Interesting article by Amanda Marcotte on Pinterest, the social networking site that allows users to pin or collect images and ideas. At the moment, the site is dominated by women pinning or curating ideas on home design, art, wedding planning, babies and nurseries, food, gardening, and probably a myriad of other things that fall under the loose term crafting. In some ways, Pinterest is not unlike Alice Walker’s mother’s garden, a visual display of female culture. Or as Marcotte titles her article, “A Social Network of One’s Own.” Pinterest’s users are predominantly women of all stripes, and one of the advantages of the site is the way that Pinterest–for the moment–keeps out the kind of troglodyte behavior aimed at women from so many other parts of the Internet.
Tech guru Deanna Zandt pointed out to me that Pinterest first attracted housewives and crafters, and while it’s becoming more diverse and feminist all the time, its image as a “women’s site” stuck. She credits the label as a factor in keeping the space safe, saying, “There’s also a glaring lack of misogynist content, which signals to other women exploring the space that it’s cool for them to be there.”
Some of the male tech bloggers who Marcotte highlights were bewildered by Pinetrest, and didn’t quite know why women would a) want a space different than tumblr or b) want a different social networking experience at all. Of course these male bloggers aren’t the objects of derision, bullying, and harassment. Women bloggers and writers are much more likely to experience these behaviors on the internet. Apparently Pinetrest, partly because of its form and partly because of its user base, so far has few of these negative behaviors. I wouldn’t go so far as to make the claim that Pinetrest is a feminist space–activism is part of what it offers, alongside good design ideas.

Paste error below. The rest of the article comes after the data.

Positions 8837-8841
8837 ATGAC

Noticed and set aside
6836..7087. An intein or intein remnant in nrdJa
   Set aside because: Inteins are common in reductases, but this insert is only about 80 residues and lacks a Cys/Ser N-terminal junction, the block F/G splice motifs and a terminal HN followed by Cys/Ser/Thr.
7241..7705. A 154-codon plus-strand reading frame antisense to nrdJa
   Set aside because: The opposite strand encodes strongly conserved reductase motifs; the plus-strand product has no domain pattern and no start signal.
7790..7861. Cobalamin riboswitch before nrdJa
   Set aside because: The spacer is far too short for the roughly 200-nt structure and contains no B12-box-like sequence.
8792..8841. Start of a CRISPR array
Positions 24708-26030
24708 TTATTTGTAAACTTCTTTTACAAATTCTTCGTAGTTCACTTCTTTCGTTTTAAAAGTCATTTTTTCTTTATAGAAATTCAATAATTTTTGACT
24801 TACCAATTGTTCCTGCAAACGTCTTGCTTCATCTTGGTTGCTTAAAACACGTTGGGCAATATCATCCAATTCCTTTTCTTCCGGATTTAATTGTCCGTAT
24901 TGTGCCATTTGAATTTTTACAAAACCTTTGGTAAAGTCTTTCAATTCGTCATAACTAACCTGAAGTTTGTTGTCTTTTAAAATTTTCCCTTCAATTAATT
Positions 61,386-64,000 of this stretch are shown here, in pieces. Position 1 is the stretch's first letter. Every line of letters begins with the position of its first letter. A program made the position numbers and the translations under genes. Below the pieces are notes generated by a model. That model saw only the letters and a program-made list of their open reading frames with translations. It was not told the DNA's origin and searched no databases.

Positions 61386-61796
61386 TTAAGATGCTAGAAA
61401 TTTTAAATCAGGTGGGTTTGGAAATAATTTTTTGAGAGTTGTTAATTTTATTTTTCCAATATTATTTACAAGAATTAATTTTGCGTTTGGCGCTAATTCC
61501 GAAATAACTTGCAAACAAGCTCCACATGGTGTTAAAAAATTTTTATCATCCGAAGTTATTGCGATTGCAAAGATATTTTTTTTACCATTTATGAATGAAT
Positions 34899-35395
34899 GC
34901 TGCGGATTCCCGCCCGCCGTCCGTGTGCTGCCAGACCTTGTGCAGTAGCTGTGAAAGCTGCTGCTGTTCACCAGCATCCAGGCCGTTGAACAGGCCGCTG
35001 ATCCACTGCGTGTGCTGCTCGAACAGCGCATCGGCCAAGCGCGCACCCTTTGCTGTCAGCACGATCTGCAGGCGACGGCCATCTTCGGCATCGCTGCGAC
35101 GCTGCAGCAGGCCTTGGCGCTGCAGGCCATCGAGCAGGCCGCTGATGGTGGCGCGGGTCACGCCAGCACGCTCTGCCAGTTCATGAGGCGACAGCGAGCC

I admittedly don’t have a Pinetrest account, and it’s a conscious choice, and unlike Marcotte, it’s not because the site is too girly. It’s because I definitely don’t need any other space to distract me from the other things I need to be doing. If I had a Pinetrest account, I might never stop painting stuff in my house. (As it is, I’ve got three different projects involving my walls/doors and paint lined up for the Spring.) Yet, I like the concept much more than I do tumblr. The fact that Design*sponge has a Pinetrest account I think is telling about the kinds of networking and idea sharing Pinetrest offers. In effect, it’s short hand taste curation. The infinite sharing and resharing of ideas through cyberspace makes curating taste difficult at best, yet one of the facets of new media that often goes unremarked is how it shapes our tastes. The piecemeal way we consume music, text, and the visual arts stems from this cacophony of hyperlinks that makes up the internet. While this seems like so much noise–and there are critics who think we are incapable of processes this information–I don’t think it is. Blogs, Twitter, Facebook, and other sites help us organize the noise into consumable bites.